The end will later also help us to formulate Kan extensions and then restriction and extension of sheaves.

## ordinary ends as equalizers

We motivate and define the end in enriched category theory in terms of equalizers.

Recall from the discussion at the end of limit that the limit over an (ordinary, i.e. not enriched) functor

$F : C^{op} \to Set$

is given by the equalizer of

$\prod_{c \in Obj(C)} F(c) \stackrel{\prod_{f \in Mor(c)} (F(f) \circ p_{t(f)}) }{\to} \prod_{f \in Mor(C)} F(s(f))$

and

$\prod_{c \in Obj(C)} F(c) \stackrel{\prod_{f \in Mor(c)} (p_{s(f)}) }{\to} \prod_{f \in Mor(C)} F(s(f)) \,.$

Recall that the first morphism here is the one coming from all maps

$\array{ F(a_1) &\stackrel{F(a_1 \stackrel{f_1}{\to} b_1)}{\leftarrow}& F(b_1)&\stackrel{p_{b_1}}{\leftarrow}& \prod_{c \in Obj(C)} F(c) &\stackrel{p_{b_i}}{\to}& F(b_i) &\stackrel{F(a_i \stackrel{f_i}{\to} b_i)}{\to}& F(a_i) \\ &&&& \downarrow^{p_{b_2}} \\ &&&& F(b_2) \\ &&&& \downarrow^{F(a_2 \stackrel{f_2}{\to}) b_2} \\ &&&& F(a_2) }$

for all $a_i \stackrel{f_i}{\to} b_i$ using the universal property of $\prod_{f \in Mor(C)}F(s(f))$, while the second one comes from all morphisms

$\array{ F(a_1) &\stackrel{p_{a_1}}{\leftarrow}& \prod_{c \in Obj(C)} F(c) &\stackrel{p_{a_i}}{\to}& F(a_i) \\ && \downarrow^{p_{a_2}} \\ && F(a_2) } \,.$

If we want to generalize an expression like this to enriched category theory the explicit indexing over the set of morphisms has to be replaced by something that makes sense in an enriched category.

To that end, observe that we have a canonical isomorphism (of sets, still)

$\prod_{{(c_1 \stackrel{f}{\to} c_2)} \in Mor(C)} F(c_1) \simeq \prod_{c_1,c_2 \in Obj(C)} F(c_1)^{C(c_1,c_2)} \,.$

If we write for the hom-set instead

$[C(c_1,c_2), F(c_1)] := F(c_1)^{C(c_1,c_2)}$

with $[-,-]$ the internal hom in Set, then the expression starts to make sense in any $V$-enriched category.

Still equivalently but suggestively rewriting the above, we now obtain the limit over $F$ as the equalizer of

$\prod_{c \in Obj(C)} F(c) \stackrel{\stackrel{\rho}{\to}}{\stackrel{\lambda}{\to}} \prod_{c_1,c_2 \in Obj(C)} [C(c_1,c_2),F(c_1)] \,,$

where in components

$\rho_{c_1, c_2} : F(c_1) \to [C(c_1,c_2), F(c_1)]$

$C(c_1, c_2) \to * \to [F(c_1), F(c_1)]$

(with the last map the adjunct of $Id_{F(c_1)}$) and where

$\lambda_{c_1, c_2} : F(c_2) \to [C(c_1,c_2), F(c_1)]$

$F_{c_1, c_2} : C(c_1, c_2) \to [F(c_2), F(c_1)] \,.$

So for definiteness, the equalizer we are looking at is that of

$\rho := \prod_{c_1, c_2 \in C} \rho_{c_1,c_2}\circ pr_{F(c_1)}$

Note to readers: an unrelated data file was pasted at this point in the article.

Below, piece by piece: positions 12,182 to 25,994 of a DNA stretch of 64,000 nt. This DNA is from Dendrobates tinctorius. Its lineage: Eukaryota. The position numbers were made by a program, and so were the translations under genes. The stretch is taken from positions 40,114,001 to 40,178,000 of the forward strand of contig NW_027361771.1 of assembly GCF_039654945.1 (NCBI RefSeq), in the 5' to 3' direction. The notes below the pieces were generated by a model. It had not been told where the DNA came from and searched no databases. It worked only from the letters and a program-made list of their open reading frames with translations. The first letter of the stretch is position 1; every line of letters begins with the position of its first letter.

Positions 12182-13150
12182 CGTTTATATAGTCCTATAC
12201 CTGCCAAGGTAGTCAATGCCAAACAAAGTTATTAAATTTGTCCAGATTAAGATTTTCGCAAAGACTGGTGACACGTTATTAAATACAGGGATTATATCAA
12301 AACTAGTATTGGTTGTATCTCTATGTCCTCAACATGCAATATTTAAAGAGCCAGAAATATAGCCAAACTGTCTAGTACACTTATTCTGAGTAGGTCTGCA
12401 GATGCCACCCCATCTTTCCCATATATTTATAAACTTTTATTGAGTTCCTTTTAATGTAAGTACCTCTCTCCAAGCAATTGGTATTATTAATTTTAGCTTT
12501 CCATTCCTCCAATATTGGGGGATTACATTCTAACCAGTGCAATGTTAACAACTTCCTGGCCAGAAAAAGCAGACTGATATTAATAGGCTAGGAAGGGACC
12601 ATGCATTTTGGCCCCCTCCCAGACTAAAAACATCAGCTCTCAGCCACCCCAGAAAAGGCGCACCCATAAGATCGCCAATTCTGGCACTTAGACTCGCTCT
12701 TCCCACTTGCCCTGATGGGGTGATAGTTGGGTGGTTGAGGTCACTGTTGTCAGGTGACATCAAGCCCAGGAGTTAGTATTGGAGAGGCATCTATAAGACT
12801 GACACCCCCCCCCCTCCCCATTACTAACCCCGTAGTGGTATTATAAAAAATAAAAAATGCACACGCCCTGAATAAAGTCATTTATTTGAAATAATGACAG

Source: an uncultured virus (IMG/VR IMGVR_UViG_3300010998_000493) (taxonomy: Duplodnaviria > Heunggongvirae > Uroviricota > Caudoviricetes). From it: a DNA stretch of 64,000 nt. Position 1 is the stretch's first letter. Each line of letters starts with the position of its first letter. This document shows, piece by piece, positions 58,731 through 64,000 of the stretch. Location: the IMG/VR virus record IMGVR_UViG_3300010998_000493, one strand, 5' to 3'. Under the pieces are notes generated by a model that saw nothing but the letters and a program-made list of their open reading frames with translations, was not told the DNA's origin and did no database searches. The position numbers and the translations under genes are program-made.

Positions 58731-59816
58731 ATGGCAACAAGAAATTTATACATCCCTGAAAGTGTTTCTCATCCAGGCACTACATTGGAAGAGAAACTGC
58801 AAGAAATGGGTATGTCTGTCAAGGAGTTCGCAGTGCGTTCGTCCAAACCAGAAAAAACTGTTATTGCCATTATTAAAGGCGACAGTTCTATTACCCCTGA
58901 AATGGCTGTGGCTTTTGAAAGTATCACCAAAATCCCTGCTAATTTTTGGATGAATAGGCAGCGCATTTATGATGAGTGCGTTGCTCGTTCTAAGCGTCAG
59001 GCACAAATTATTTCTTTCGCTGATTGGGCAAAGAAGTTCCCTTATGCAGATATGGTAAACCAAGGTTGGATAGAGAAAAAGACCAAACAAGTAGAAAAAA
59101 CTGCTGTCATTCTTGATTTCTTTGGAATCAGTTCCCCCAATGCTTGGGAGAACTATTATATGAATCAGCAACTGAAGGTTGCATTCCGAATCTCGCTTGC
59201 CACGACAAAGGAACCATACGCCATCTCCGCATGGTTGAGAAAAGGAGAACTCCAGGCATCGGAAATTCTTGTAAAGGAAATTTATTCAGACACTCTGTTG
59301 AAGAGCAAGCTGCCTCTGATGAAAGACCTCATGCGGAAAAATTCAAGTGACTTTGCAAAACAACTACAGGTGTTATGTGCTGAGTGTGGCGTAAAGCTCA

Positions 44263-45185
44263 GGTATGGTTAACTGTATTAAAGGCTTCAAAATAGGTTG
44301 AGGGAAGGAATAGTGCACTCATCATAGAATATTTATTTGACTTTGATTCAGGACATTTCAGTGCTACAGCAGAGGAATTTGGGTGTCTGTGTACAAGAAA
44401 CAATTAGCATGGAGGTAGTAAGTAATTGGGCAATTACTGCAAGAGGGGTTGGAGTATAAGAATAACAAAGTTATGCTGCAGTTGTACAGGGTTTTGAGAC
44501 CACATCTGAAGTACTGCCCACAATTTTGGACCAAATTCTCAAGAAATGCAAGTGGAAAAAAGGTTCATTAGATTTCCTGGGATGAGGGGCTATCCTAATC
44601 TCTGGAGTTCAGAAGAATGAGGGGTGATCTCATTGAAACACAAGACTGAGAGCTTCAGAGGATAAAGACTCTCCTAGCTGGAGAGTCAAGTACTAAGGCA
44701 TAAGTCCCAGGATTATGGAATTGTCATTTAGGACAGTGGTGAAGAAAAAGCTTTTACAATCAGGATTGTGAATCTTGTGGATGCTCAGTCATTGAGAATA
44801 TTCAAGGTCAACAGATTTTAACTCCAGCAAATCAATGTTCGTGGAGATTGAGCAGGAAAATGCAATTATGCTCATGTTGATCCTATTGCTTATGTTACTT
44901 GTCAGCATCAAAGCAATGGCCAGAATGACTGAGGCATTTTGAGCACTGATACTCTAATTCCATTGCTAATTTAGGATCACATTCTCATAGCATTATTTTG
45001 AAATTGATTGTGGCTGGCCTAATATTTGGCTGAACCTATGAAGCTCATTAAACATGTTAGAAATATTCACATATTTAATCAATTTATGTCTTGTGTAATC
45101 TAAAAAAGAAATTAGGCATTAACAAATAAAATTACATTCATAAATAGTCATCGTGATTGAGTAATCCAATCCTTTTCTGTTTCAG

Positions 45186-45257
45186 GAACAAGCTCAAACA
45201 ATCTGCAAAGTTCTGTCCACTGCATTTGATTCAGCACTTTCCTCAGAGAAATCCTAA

and

$\lambda := \prod_{c_1, c_2 \in C} \lambda_{c_1,c_2}\circ pr_{F(c_2)}$

This way of writing the limit clearly suggests that it is more natural to have $\lambda$ and $\rho$ on equal footing. That leads to the following definition.

## enriched ends over $V$-valued functors as equalizers

For $V$ a symmetric monoidal category, $C$ a $V$-enriched category and $F : C^{op} \times C \to V$ a $V$-enriched functor, the end of $F$ is the equalizer

$\int_{c \in C} F(c,c) \to \prod_{c \in Obj(C)} F(c) \stackrel{\stackrel{\rho}{\to}}{\stackrel{\lambda}{\to}} \prod_{c_1,c_2 \in Obj(C)} [C(c_1,c_2),F(c_1,c_2)]$

with $\rho$ in components given by

$\rho_{c_1, c_2} : F(c_1,c_1) \to [C(c_1,c_2), F(c_1,c_2)]$

$F(c_1,-) : C(c_1, c_2) \to [F(c_1,c_1), F(c_1,c_2)]$

and

$\lambda_{c_1, c_2} : F(c_2,c_2) \to [C(c_1,c_2), F(c_1,c_2)]$

$F(-,c_2) : C(c_1, c_2) \to [F(c_2,c_2), F(c_1,c_2)] \,.$

This definition manifestly exhibits the end as the equalizer of the left and right action encoded by distributor $F$.

## enriched functor category

Using the notion of end, there is now a nice definition of the the $V$-enriched functor category for two $V$-enriched categories.

Definition

For $C$ and $D$ $V$-enriched categories, there is a $V$-enriched category denoted $[C,D]$ whose

• objects are the $V$-functors $F : C \to D$;

• hom-objects $[C,D](F,G)$ between $V$-functors $F, G$ are given by the $V$-enriched end

$[C,D](F,G) := \int_{c \in C} D(F(c), G(c))$

over the functor

$D(F(-),G(-)) : C^{op} \otimes C \to V \,.$

Write in the following $E_c : [C,D](F,G) \to D(F(c),G(c))$ for the canonical morphism out of the end (the counit).

• the composition operation

$\circ_{K,F,G} : [C,D](F,G)\otimes [C,D](K,F) \to [C,D](K,G)$

is the universal morphism into the end $[C,D](K,F)$ obtained from observing that the composites

$[C,D](F,G)\otimes [C,D](K,F) \stackrel{E_c\otimes E_d}{\to} D(F(c),G(c)) \otimes D(K(c),F(c)) \stackrel{\circ_{K(c), F(c), G(c)}}{\to} D(K(c), F(c))$

form an extraordinary $V$-natural family, equivalently that

$[C,D](F,G)\otimes [C,D](K,F) \stackrel{\prod_{c \in Obj(c)}E_c\otimes E_c}{\to} \prod_{c \in Obj(c)} D(F(c),G(c)) \otimes D(K(c),F(c)) \stackrel{\prod_{c \in Obj(c)}\circ_{K(c), F(c), G(c)}}{\to} \prod_{c \in Obj(c)}D(K(c), F(c))$

equalizes the two maps appearing in the equalizer definition of the end.

Proposition

For $V =$Set, so that $V$-enriched categories are just ordinary locally small categories, the $V$-enriched functor category coincides with the ordinary functor category. (See the examples below.)

# Examples

## ordinary functor categories